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Academics vs Athletics

Academics vs Athletics

It is unfortunate that these two critical aspects of education, academics and athletics, tend to be pitted against each other than realized for what they are – pillars that work together to create the moral fibre of today’s youth. 

y past experiences in education (both as a student and teacher) have been drastically different. Growing up and teaching in the United States, students who show promise as athletes are groomed as such and academics fall by the wayside. These student-athletes are enabled throughout their educational tenure because of that promise. Yet, depending on what sport they play, high school athletes have a roughly 2% chance to earn an athletics scholarship in college while collegiate athletes have a roughly 2% chance to make it to the professional level, according to the NCAA.

During my teaching experiences in Indonesia and China, the mindset towards athletics was the exact opposite: athletics are a hobby that can be disregarded for academics whenever preparation for the latter is necessary.  The added value of athletics to an Elementary, Middle, or High School (IGCSE & IB) student’s makeup or their future academic success is lost on many parents and students. While quality marks are necessary to attend universities worldwide, school communities are beginning to slowly understand that participating in athletics, clubs, or service activities is crucial in creating a well-rounded individual that universities seek. 

As a coach and the Athletic & Activities Coordinator at Canadian International School, a top school in Bangalore, I continually strive to find a balance between these two mindsets.  Through the creation of eligibility rules, grounding each program in the athletic department’s philosophy of educational athletics, and continual evaluation of our program’s coaches, academics, and athletics in the school, will work hand-in-hand, not against one another.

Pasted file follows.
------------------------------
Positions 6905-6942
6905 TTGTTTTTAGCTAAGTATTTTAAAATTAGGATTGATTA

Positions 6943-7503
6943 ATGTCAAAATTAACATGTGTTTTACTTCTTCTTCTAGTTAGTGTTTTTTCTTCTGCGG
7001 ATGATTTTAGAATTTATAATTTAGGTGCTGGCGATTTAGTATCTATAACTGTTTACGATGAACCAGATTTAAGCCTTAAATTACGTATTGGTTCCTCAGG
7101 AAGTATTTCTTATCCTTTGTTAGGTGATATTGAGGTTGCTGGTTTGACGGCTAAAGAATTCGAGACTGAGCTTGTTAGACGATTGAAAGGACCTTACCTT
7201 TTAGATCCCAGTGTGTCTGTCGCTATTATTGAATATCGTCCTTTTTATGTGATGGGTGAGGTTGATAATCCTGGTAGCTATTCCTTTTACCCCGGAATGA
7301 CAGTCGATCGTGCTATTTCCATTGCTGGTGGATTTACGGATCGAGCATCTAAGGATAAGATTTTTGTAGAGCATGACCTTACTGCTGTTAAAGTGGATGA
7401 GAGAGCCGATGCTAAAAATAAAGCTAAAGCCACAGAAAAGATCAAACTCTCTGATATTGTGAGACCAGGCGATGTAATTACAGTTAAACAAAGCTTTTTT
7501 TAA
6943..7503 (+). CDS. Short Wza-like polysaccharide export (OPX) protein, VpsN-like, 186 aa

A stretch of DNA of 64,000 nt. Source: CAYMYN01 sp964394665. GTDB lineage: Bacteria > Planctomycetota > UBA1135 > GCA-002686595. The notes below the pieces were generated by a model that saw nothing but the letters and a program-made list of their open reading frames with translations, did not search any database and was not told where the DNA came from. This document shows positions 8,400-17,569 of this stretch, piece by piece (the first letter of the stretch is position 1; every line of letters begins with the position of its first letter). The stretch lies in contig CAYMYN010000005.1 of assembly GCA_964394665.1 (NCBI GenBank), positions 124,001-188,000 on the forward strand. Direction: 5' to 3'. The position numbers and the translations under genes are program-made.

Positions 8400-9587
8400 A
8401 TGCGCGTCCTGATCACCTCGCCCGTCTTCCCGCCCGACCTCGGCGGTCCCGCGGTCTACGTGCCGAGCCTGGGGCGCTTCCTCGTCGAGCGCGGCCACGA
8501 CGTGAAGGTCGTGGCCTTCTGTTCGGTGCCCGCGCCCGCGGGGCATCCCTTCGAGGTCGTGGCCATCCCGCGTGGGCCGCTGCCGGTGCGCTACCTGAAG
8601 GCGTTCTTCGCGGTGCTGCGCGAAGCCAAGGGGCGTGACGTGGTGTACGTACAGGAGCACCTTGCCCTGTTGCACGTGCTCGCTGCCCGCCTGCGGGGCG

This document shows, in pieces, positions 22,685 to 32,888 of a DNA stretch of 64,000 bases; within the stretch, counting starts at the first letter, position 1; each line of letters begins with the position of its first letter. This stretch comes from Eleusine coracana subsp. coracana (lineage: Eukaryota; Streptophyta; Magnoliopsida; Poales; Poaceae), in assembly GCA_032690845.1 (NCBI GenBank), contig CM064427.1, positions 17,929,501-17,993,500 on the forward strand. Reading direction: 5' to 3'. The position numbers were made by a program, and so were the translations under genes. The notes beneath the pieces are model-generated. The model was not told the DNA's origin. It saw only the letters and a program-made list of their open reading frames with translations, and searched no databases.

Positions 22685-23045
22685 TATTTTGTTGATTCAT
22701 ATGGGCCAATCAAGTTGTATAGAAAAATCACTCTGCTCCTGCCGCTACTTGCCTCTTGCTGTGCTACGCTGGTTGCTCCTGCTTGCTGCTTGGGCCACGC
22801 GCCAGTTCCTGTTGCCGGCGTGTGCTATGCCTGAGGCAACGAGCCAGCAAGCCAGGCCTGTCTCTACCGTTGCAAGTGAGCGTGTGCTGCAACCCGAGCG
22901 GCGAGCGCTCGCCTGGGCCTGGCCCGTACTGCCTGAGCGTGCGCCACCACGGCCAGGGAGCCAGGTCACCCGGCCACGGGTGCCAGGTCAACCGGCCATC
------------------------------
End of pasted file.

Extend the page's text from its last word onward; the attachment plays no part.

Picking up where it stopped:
For the 98% of student-athletes who do not make it to the professional level, whatever sport they play will almost inevitably turn into a hobby after their secondary or collegiate career. However, doing what they love could get them a scholarship to reduce the overall cost of today’s inflated tuition. Participating in their ‘hobby’ during university gives them an estimated 88% chance of graduating with a degree, according to the most recent NCAA findings. The transferable skills students learn through their playing career (perseverance, adversity, responding to failure, etc.) will be taken into their respective career.  

Research also clearly shows that it is exercise, activity, proper sleep, and a healthy diet that grow brain cells and promote learning – more so than study extra hours after school.  Students need to be physically active to develop cognitively, balance emotional well being, and to be better prepared for the academically challenging environment they have in school.  So the questions should not be academics or sports, but academics and sports that lead to better overall growth and performance all around for learners.

While advocates and avid believers of these two aspects may have conflicting views, the numbers do not lie: finding a balance between the two leads for more successful young people. To learn more about athletics at Canadian International School, a top school in Bangalore, in Elementary, Middle, and High School (IGCSE & IB), visit our athletics page